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Introducing vfmd

vfmd is a variant of Markdown with an unambiguous specification of its syntax.

vfmd stands for vanilla-flavoured markdown. It formalises John Gruber's original Markdown syntax as a fully-defined specification, with some modifications to the syntax.


The original Markdown syntax page is really a syntax guide that helps authors in writing a document in Markdown. For implementers of Markdown, the original Markdown syntax page is at best a set of loosely defined guidelines on how an input shall be interpreted. The syntax elements specified in the original Markdown syntax constitute what is termed as the core syntax of Markdown.

Since the original Markdown was published in 2004, there have been many different implementations of Markdown, written in different programming languages, and many different flavours of Markdown, with additional or modified features or syntax elements. All these different implementations and flavours of Markdown are based on the core syntax as defined in the original Markdown, but their interpretations have not always been consistent, even when we consider just the core syntax. This divergence implies that, unless written very carefully to avoid any corner cases, a Markdown document is tied to the variant of Markdown that was used while writing the document.

Markdown would be a lot more valuable when different implementations and flavours agree on the output for all input scenarios, atleast when using just the core syntax.

One of the main reasons why the different variants of Markdown differ in their behaviour is that there is no real specification for Markdown. In the absense of a specification, the developers behind the different variants of Markdown have interpreted the loosely defined guidelines specified in original Markdown syntax in different ways, thereby resulting in this divergence.

A specification for Markdown would make it possible for different implementations that adopt the specification to interpret an input in a consistent manner.

Prior work

There have been two significant attempts to unambiguously define the Markdown syntax. Both include some syntax extensions, but neither of them can be said to have comprehensively defined the core syntax of Markdown.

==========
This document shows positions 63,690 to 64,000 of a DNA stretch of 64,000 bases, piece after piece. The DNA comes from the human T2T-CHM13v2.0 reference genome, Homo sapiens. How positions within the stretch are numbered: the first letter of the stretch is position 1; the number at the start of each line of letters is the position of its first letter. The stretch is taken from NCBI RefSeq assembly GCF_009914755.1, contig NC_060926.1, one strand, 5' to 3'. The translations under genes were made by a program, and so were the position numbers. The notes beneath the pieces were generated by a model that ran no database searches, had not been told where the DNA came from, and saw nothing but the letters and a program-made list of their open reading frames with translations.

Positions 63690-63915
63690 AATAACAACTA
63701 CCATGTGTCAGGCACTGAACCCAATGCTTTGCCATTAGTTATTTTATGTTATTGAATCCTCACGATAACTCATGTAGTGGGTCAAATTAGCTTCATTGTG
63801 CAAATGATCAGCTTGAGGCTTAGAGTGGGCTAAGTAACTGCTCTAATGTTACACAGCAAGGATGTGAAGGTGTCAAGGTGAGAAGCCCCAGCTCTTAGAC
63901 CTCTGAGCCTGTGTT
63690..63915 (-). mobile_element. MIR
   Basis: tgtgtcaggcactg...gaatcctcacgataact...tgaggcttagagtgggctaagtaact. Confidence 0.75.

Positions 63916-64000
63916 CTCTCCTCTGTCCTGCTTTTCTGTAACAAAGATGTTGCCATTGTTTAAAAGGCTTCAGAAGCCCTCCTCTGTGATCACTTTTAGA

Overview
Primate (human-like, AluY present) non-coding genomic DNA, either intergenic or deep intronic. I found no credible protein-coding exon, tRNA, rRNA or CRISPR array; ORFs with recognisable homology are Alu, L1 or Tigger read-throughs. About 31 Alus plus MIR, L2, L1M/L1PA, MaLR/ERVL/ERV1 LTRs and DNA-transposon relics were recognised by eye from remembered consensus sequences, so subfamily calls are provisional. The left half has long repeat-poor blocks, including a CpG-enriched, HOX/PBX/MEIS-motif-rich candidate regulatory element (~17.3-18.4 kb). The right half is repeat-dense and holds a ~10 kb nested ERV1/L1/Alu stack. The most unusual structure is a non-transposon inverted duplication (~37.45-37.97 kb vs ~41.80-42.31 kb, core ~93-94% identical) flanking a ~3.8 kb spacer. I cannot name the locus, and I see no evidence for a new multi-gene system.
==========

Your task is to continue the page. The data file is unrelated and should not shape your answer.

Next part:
1. Markdown Extra Specification

    Michel Fortin, the creator of PHP Markdown, started work on a specification for the original Markdown plus the extensions in PHP Markdown. The Markdown Extra Syntax specification defines many block-level syntax constructs, but no span-level constructs are addressed as yet. The specification is not complete, and work on this seems to have stopped as of July 2008.

  2. Grammar from peg-markdown

    John MacFarlane's peg-markdown includes a parsing expression grammar for Markdown, which might be considered as a specification for Markdown. The included PEG grammar file contains both the grammar, and the code to be executed at specific points during parsing, and it appears that the grammar and the code are closely and inseparably integrated with each other.

    The grammar part of that file does not seem to be able to autonomously describe the Markdown syntax completely. For example, consider a bulleted list contained within a blockquote. The grammar does not describe this scenario by itself. Instead, the grammar specifies that blockquotes can contain arbitrary text. The implementation extracts the blockquoted arbitrary text and runs the parser on the extracted text to recognize block-elements within it. This is a perfectly acceptable design for an implementation, but this means that the grammar falls short of being able to represent the complete Markdown syntax independently.

The design of vfmd

vfmd is designed with the following goals and guiding principles in mind.

In adhering to these goals and principles, the vfmd syntax deviates in some aspects from the original Markdown syntax. These differences make it possible to define the syntax as a well-defined specification, and also make the syntax a little more readable.


The following are the goals for the vfmd specification:

  1. The vfmd specification shall unambiguously define the interpretation for all input scenarios for the core syntax of Markdown
  2. Any input should be accepted as a valid vfmd document
  3. In case a vfmd implementation wants to support any additional syntax elements not covered by the core syntax (e.g., fenced code-blocks, footnotes), the vfmd specification shall define how the handling of the custom additional syntax should be integrated with the handling of the core syntax

Guiding Principles

The following are the principles that guide the design of the vfmd syntax, given in the order of their preference:

  1. As far as possible, the vfmd syntax shall stick to the goal of the original Markdown: "Make it as readable as possible". Just like the original Markdown, the biggest source of inspiration for vfmd shall be the format of plain text email.
  2. As far as possible, the vfmd syntax should make the input document follow the look and structure of the output richtext
  3. As far as possible, the vfmd syntax shall not be different from the original Markdown syntax


Many thanks to:


The vfmd project is by Roopesh Chander.

Twitter: @roopeshchander